Goldman to Clients: You Shouldn’t Have Trusted Us
If you didn’t know, Realtors’ owe their clients a fiduciary duty.
What does that mean?
Actually, quite a bit.
The legal definition of fiduciary duty has two components: a duty of loyalty, and a duty of care.
By definition, your Realtor knows more than you do about the housing market — that’s what you’re paying them for.
The duty of loyalty means that they won’t misuse that advantage.
On the contrary, Realtors commit to use their market knowledge and professional skills to serve their customers’ best interests. As opposed to, say, their own.
Now segue to Wall Street.
Already, it’s clear how Goldman Sachs, et al are going to defend themselves against the tsunami of lawsuits sure to be brought over trillions in securitized, mortgage-backed securities that Goldman helped sell.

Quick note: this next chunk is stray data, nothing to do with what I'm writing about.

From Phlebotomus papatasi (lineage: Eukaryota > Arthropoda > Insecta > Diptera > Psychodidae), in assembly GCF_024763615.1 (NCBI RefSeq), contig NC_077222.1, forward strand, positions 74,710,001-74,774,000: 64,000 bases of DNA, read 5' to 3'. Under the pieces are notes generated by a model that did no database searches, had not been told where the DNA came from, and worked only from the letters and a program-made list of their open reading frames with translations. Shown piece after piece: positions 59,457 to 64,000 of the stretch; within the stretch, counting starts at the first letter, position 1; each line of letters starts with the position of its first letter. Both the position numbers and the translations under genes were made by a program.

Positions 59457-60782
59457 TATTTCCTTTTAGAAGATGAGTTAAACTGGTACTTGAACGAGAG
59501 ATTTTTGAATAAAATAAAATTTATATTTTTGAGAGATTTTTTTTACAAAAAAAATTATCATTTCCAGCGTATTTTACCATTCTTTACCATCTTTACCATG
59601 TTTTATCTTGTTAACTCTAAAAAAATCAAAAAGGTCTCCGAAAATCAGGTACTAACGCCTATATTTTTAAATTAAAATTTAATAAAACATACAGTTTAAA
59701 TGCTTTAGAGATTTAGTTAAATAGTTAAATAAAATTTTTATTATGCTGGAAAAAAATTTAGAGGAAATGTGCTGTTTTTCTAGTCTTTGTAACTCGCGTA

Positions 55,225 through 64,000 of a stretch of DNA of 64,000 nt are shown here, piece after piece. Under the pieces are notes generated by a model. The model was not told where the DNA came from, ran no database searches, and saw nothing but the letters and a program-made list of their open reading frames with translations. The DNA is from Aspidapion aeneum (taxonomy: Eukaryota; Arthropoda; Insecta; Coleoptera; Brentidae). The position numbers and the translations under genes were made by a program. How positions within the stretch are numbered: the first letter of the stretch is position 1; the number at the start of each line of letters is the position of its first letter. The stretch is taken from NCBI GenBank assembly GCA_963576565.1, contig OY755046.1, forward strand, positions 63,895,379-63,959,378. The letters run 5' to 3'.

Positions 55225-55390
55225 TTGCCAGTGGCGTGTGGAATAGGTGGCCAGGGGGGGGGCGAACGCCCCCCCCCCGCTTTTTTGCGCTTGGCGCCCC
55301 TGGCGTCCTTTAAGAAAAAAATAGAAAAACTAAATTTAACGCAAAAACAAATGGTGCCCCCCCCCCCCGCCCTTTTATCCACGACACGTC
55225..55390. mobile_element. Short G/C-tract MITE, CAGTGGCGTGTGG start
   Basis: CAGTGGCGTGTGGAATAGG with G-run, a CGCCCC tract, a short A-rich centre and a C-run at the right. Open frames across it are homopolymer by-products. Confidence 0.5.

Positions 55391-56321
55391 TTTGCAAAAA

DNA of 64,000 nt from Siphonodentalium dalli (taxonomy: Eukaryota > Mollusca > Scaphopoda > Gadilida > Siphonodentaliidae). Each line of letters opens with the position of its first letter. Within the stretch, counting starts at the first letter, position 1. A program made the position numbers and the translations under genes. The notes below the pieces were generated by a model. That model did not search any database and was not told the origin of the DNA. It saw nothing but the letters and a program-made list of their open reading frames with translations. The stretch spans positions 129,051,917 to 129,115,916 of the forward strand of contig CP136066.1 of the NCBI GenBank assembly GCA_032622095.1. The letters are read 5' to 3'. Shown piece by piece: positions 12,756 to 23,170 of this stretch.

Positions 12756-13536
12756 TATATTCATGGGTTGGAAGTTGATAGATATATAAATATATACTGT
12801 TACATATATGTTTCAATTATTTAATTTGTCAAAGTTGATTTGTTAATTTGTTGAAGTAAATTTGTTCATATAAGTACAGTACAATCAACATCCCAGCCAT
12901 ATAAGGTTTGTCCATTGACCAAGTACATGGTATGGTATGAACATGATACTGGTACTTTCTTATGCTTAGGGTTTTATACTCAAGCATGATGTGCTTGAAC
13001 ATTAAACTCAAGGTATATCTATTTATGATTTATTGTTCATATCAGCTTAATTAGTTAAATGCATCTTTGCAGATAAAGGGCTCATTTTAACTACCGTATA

As the world now knows — and Goldman knew at the time, as evidenced by its bets against said securities — the securities were ticking time bombs, destined to cost the purchasers — their clients — grievous losses.
Goldman’s likely defense?
Not that it didn’t do it.
Not that the housing market bust was an unforeseeable, one-in-a million occurrence (what statisticians call a “black swan event”). After all, Goldman not only foresaw the bust, but made billions betting on it.
But rather, that its clients were “big boys” — sophisticated institutional investors who knew, or should have known, what they were doing. Boo-hoo.
Except that that’s not what fiduciary duty is about.
Whether Goldman’s clients were multi-billion dollar hedge funds or Daffy Duck, it was legally obliged to use its (undeniable) information advantage to act in the clients’ best interests.
Instead, it knowingly harmed its clients while acting in its own interest.
If that doesn’t constitute breach of fiduciary duty . . . the term’s meaningless.